Crash remnants pulled out of the Atlantic were flown to the island of Fernando de Noronha, the closest land to the crash site, some 400 miles off Brazil's coast. From there they are being transported to the mainland town of Recife for further analysis. The tail stabilizer of the plane, a huge piece of evidence, arrived in Recife June 14.

A French technician in Recife is analyzing the evidence and will determine whether debris will be taken to France or evaluated in Brazil.

How Long the Search Will Last:
According to Agence France Presse, France's investigation bureau will keep searching for the black boxes after June 30 as long as it will represent a "reasonable effort," the bureau indicated Wednesday.

The bureau also said it would release its first factual report on what happened on July 2.

The water is warm, about 82 degrees Fahrenheit, which means bodies are more likely to float.

See ABC News photo gallery of the search effort here.

Watch ABC News Video on the Crash:
Air France Crash Questions Sensor Safety (June 9, 2009)
Search Intensifies for Black Boxes (June 8, 2009)
Plane Disappears Off Radar (June 1, 2009)

Read ABC News Stories on the Crash:
French Sub Joins Black Box Search (June 10, 2009)
Carriers Rush to Replace Speed Sensors (June 9, 2009)
Jet's Tail Could Lead to Answers (June 8, 2009)
Air France Official: 'We Can Fear the Worst' (June 1, 2009)

Air France 447: A Guide to the Tragic Crash

Airline Safety Measures Taken Since the Crash:
Air France has replaced speed sensors on its planes. Airlines, including Delta, US Airways and United are also rushing to finish replacing their sensors, a noncritical change recommended by Airbus 17 months ago. Faulty speed readings can cause the jet to fly dangerously slow or fast.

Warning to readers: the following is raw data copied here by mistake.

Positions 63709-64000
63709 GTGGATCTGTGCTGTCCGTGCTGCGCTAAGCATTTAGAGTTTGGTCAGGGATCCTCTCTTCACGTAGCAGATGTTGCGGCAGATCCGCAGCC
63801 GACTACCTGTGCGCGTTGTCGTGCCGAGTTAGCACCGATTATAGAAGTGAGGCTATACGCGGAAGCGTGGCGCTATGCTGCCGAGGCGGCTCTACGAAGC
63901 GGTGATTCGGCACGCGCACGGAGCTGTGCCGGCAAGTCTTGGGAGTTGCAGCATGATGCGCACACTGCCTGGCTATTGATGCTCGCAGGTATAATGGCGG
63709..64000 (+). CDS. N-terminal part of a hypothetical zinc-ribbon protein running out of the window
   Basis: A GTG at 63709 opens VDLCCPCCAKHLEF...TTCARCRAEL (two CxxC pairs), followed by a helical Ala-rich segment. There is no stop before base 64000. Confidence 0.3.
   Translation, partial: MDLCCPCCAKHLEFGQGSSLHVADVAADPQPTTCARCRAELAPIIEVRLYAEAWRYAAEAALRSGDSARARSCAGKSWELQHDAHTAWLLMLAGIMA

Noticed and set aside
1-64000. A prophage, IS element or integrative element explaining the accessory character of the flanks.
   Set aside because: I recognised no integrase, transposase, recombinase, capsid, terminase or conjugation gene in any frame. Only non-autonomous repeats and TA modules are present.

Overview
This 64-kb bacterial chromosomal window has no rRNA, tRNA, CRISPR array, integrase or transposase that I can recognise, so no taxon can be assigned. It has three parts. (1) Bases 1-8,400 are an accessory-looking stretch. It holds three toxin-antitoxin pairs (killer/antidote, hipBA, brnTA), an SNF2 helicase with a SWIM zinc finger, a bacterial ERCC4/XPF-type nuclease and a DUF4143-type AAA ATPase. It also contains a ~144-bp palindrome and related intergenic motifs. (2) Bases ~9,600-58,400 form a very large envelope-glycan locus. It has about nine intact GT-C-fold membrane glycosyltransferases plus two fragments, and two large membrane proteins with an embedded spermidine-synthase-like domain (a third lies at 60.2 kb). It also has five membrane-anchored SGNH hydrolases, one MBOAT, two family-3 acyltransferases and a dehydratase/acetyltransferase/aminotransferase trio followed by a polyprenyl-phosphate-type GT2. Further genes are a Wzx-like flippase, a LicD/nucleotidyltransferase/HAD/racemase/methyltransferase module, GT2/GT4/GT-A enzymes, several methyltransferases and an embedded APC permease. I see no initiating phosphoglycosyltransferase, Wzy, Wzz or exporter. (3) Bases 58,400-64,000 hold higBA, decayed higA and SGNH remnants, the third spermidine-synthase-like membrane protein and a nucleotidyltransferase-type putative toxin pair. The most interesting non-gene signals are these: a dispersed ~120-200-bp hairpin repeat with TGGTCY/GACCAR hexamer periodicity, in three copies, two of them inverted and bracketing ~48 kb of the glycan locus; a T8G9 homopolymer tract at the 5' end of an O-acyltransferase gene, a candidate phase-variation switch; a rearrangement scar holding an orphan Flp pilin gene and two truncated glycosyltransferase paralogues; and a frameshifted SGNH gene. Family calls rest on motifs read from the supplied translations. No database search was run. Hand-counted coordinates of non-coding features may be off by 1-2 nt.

Status of Possible Causes and Problems
Speed speculation: Agence France-Presse has reported that there is "still no established link" between the plane's speed sensors, called pitot tubes, and the crash, according to a spokeswoman for the Bureau Enquetes Analyses, France's equivalent of the National Transportation Safety Board.

Accident investigators have said speed sensors malfunctioned on the flight, and the problem could have caused the plane to fly dangerously slow or fast. Last week, Pierre-Henri Gourgeon, Air France-KLM managing director, said, "We cannot, however, assume any link between the sensors and the causes of the accident." Meantime, airlines worldwide, including Delta, US Airways and United, are scrambling to replace speed sensors on a number of Airbus jets.

Airbus recommended replacing the speed sensor 17 months ago after reports that they'd malfunctioned or iced over, but it wasn't an urgent problem. On Monday, June 8, Airbus sent a note to its customers specifying that the Airbus A330 and A340 were "safe," even if still equipped with the older speed sensors. The sensors had not yet been changed on Air France Flight 447.